During his visit in February to South Korea, President Bush made our intentions clear. He stipulated that we have no intention of invading North Korea. Rather, he said, "We’re prepared to talk with the North about steps that would lead to a better future, a future that is more hopeful and less threatening." We continue to stand by this offer of dialogue -- anytime, anyplace.[emphasis added]But, what's got me convinced that Amb. Kelly's October trip to North Korea was a bit of maneuvering meant to reclaim the initiative in diplomacy, rather than an attempt at pushing the "hawk"ish line? Well, look at what else was going on during the August '02 to October '02 time-frame — the dabate on how to handle Iraq. We ended up at the U.N. and coercive diplomacy.
Could it be that Mr. Bush intended something along the same line vis a vis North Korea: First turning everybody's attention to a problem, then pushing the international community to deal with that problem, and only then — after making clear how serious we consider the problem — offering to engage in a bit of coercive diplomacy?
I know it strains credibility to suppose the Mr. Bush set this whole thing up, but that doesn't mean I'm wrong. I'd like to believe I'm correct, because the alternative is that the administration either didn't have a plan, or is changing its plans under pressure — neither of those two choices is acceptable...
Tuesday, January 14, 2003
What's Hitchen's Got Against Clinton?
Tony AdragnaI think Hitchens is correct in arguing that the Iraq Liberation Act was "evasion" where we need "invasion" Where I think Hitchens is being quite smart is in implicating Clinton — Hitchens' disparaging use of " the Clinton era" and "the Clinton period" — and Democrats "Sens. Lieberman and Kerrey (the Nebraska one)" as responsible for the "evasion".
Hitchens ought read the Congressional Record. I did, and here's what I found.
The legislation in question — the Iraq Liberation Act — was introduced in the House of Representatives Rep. Benjamin A. Gilman (R - NY). When Mr. Gilman (R - NY) introduced the bill he said
Some suggest that our nation should go to war and rid the Persian Gulf of the threat posed by Saddam. We may yet be compelled to do so, but before we put American lives at risk in that far away land, we have a duty to explore the alternatives. One alternative is to assist freedom-loving Iraquis.When the House again took up the matter, Mr. Gilman (R - NY) reiterated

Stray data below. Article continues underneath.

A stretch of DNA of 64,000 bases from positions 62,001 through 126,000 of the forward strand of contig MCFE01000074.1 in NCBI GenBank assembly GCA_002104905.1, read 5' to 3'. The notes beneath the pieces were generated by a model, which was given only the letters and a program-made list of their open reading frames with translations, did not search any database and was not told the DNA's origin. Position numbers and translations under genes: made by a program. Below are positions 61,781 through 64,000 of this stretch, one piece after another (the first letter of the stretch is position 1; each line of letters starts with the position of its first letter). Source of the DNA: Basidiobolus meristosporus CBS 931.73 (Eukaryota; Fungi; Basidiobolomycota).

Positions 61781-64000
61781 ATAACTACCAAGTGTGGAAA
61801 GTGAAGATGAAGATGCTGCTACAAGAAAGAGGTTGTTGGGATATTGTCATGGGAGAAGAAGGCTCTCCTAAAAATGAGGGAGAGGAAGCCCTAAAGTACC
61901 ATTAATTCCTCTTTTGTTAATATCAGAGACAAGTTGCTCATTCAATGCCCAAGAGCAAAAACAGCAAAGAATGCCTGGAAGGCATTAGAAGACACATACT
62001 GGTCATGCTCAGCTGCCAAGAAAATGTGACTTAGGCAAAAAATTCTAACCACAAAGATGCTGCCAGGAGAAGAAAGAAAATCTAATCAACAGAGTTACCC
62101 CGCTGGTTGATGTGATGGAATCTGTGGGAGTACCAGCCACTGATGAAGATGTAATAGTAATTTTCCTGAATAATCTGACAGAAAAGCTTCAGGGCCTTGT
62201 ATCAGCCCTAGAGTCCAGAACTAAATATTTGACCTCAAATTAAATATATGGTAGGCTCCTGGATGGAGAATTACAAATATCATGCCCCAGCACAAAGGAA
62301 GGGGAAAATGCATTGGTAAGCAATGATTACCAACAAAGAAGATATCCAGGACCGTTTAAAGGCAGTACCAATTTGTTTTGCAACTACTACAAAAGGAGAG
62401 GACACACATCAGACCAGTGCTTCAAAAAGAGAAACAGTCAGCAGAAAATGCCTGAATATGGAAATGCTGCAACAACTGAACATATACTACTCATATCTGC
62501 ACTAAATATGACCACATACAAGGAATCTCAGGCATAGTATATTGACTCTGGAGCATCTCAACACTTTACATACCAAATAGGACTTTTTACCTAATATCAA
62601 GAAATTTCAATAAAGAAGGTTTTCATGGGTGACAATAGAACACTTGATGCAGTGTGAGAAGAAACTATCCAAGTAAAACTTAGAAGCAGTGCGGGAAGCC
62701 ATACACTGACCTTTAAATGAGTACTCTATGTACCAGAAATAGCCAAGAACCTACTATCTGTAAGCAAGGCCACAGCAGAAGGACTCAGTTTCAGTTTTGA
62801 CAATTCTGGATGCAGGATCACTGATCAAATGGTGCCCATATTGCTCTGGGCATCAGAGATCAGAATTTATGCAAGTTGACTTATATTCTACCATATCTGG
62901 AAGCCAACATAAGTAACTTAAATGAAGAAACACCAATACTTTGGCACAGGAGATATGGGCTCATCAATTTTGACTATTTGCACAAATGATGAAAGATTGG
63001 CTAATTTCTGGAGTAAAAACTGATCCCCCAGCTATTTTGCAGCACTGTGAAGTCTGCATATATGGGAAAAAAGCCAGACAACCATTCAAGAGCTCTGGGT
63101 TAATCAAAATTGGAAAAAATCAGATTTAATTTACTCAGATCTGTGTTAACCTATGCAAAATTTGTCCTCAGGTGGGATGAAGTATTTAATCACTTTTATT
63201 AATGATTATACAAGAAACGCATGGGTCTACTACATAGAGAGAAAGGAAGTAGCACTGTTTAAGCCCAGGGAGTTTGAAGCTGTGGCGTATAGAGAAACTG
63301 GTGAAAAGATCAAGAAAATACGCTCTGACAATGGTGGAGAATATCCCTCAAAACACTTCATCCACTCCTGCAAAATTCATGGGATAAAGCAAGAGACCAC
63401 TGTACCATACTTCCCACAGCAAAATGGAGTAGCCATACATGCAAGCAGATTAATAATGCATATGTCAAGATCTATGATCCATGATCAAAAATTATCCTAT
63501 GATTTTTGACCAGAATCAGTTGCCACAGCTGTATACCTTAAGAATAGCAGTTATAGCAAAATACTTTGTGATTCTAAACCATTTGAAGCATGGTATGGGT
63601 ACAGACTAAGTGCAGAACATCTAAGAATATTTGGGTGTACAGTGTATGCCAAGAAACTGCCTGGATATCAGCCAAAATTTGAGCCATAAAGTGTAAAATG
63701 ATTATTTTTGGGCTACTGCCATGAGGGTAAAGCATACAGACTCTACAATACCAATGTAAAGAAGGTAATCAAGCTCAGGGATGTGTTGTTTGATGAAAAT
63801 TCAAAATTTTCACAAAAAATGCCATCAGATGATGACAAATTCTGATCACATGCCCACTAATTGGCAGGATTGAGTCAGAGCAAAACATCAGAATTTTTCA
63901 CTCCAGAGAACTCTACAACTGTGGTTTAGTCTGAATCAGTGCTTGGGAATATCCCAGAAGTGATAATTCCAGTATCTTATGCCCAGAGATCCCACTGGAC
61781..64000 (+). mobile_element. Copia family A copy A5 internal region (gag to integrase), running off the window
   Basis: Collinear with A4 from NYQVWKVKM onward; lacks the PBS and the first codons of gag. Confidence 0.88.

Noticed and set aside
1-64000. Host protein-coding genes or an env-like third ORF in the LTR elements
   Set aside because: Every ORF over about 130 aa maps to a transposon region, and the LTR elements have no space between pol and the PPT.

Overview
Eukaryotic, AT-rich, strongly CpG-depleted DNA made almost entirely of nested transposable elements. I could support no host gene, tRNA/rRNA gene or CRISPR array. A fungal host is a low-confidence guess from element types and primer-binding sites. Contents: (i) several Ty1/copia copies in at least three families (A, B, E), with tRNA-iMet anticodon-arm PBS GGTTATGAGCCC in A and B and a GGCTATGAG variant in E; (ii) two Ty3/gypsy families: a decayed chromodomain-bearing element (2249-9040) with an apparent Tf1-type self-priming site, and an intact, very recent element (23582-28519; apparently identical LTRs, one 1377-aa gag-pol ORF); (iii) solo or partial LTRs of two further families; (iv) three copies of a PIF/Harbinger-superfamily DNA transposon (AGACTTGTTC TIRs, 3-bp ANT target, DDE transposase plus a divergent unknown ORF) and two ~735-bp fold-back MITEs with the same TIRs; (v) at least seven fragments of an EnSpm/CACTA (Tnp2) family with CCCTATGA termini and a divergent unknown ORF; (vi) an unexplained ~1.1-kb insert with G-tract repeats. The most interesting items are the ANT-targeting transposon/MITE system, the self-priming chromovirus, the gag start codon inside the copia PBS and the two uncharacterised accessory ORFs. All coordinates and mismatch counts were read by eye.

The dilemma of current U.S. policy is dramatically illustrated by the events we have witnessed this past year. In January and February, our Nation was on the verge of launching massive military strikes against Iraq in order to compel Saddam to afford U.N. weapons inspectors access to certain sites that he had declared off-limits. Our Nation stood down after U.N. Secretary-General Kofi Anan brokered a deal in which Saddam promised to behave better in the future. But, our leaders said, if Saddam violates his agreement with Kofi Anan, we will retaliate swiftly and massively.Mr. Rohrabacher, definitely no Clinton supporter, said of the bill, "This resolution is exactly the right formula, and we should have used it long ago."
When the House bill [versus the Senate version, which was never enacted] was called up by unanimous consent in the Senate, Mr. Helms claimed co-sponsorship and said
This bill will begin the long-overdue process of ousting Saddam. It will not send in U.S. troops or commit American forces in any way. Rather, it harkens back to the successes of the Reagan doctrine, enlisting the very people who are suffering most under Saddam's yoke to fight the battle against himFurther, original co-sponsors of the Senate version were
Sen Kerrey, J. Robert - 9/29/1998Let's see, the two Democrats and five Republicans.
So, how is it that the "evasion" had something to do with Mr. Clinton? And how does Hitchens square his intimations vis a vis Clinton in light of the fact that 'twas Clinton who argued for military intervention — the bombing campaign in Dec '98, and the Kosovo intervention — over the objections of Republicans?
Could Mr. Bush Have "Engineered"